Unacceptable risk: AI practices that threaten fundamental rights or pose severe safety risks. Examples include some types of biometric categorization, social scoring, and predictive policing. These practices are explicitly prohibited by law.

GPAI systematic risk: AI systems designed for broad use across various functions such as image and speech recognition, content and response generation, and others. GPAI models are considered systemic risk when the cumulative amount of compute used for training exceeds 1025 FLOPS (Floating Point Operations Per Second, which is a measure of computing power). It is mandatory to conduct model evaluations and adversarial testing, track and report serious incidents, and ensure cybersecurity protections.

Exhibit 1: Four risk severity categories, with an additional designation for systemic risk general purpose AI (GPAI)

Why the EU AI Act applies to you

Although developers bear the primary responsibilities for AI systems, users (also called deployers) of AI systems have their own set of obligations. Additional obligations apply specifically to developers of GPAI models.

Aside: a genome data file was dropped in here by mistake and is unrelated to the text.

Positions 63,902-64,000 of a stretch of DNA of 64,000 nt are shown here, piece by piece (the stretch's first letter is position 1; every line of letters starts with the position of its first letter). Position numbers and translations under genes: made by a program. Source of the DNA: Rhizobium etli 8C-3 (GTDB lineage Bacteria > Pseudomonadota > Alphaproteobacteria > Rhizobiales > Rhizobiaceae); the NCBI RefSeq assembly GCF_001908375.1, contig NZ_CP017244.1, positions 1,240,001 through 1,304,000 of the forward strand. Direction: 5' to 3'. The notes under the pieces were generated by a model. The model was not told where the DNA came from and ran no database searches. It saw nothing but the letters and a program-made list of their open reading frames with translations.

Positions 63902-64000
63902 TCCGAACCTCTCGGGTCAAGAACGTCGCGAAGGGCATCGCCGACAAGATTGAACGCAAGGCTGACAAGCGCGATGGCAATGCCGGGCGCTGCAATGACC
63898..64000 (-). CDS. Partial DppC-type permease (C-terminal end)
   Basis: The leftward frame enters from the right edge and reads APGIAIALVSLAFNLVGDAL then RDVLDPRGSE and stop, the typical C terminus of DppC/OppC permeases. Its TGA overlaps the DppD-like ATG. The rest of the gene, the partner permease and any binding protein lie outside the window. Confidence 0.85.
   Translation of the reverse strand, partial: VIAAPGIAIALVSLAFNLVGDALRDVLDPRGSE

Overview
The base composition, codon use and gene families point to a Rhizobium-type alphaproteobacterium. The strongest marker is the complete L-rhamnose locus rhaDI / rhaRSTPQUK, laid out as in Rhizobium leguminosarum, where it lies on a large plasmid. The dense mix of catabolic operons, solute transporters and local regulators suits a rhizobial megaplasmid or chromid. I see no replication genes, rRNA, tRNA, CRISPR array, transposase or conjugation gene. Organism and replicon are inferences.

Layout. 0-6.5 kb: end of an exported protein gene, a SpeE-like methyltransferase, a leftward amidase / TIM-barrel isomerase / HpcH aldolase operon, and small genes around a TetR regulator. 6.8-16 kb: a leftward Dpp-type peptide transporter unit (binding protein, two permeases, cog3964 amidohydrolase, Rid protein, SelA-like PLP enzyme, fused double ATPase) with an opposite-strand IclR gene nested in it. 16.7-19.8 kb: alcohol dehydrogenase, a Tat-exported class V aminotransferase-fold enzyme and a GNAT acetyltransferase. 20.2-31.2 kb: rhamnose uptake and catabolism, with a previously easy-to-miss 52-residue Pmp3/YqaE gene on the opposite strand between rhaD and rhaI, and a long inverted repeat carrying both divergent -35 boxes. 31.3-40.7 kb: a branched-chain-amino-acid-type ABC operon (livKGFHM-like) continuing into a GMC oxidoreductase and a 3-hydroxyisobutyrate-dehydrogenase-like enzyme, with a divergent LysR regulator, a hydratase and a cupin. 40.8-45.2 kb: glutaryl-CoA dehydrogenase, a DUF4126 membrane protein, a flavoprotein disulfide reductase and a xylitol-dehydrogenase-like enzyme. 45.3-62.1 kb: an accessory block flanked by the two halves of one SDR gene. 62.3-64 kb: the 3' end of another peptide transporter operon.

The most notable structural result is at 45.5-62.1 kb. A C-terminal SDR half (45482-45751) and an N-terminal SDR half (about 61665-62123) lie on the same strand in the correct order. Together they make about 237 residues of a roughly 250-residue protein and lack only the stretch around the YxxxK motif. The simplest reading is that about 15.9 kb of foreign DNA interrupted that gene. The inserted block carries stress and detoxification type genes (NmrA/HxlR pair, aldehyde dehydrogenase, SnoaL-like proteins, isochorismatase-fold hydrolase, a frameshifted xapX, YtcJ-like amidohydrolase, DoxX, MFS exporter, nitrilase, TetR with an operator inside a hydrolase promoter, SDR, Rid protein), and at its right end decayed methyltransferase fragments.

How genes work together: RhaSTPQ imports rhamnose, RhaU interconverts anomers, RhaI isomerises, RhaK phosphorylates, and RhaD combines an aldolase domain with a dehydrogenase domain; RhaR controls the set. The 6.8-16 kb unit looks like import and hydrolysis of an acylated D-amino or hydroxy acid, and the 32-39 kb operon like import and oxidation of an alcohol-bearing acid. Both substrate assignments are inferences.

Exhibit 2: Compliance Obligations for Developers, Users, and GPAI Model Providers

These obligations on developers and deployers will be enforced through unprecedented penalties. The EU AI Act imposes fines for noncompliance based on percentage of worldwide annual turnover, underscoring the substantial implications for global companies of the EU’s stand on AI safety:

  • For prohibited AI systems — fines can reach 7% of worldwide annual turnover or €35 million, whichever is higher.
  • For high-risk AI and GPAI transparency obligations — fines can reach 3% of worldwide annual turnover or €15 million, whichever is higher.
  • For providing incorrect information to a notified body or national authority — fines can reach 1% of worldwide annual turnover or €7.5 million, whichever is higher.

The EU AI Act’s enforcement timeline

The EU AI Act was approved in the European Parliament on March 13, 2024, with a legal and linguistic corrigendum issued on April 16 and debated on April 18. The document must pass through a few more stages — a second adoption vote and final approval by the Council of the European Union — before being published in the EU Official Journal and entering into force 20 days later. Publication is expected by the end of May.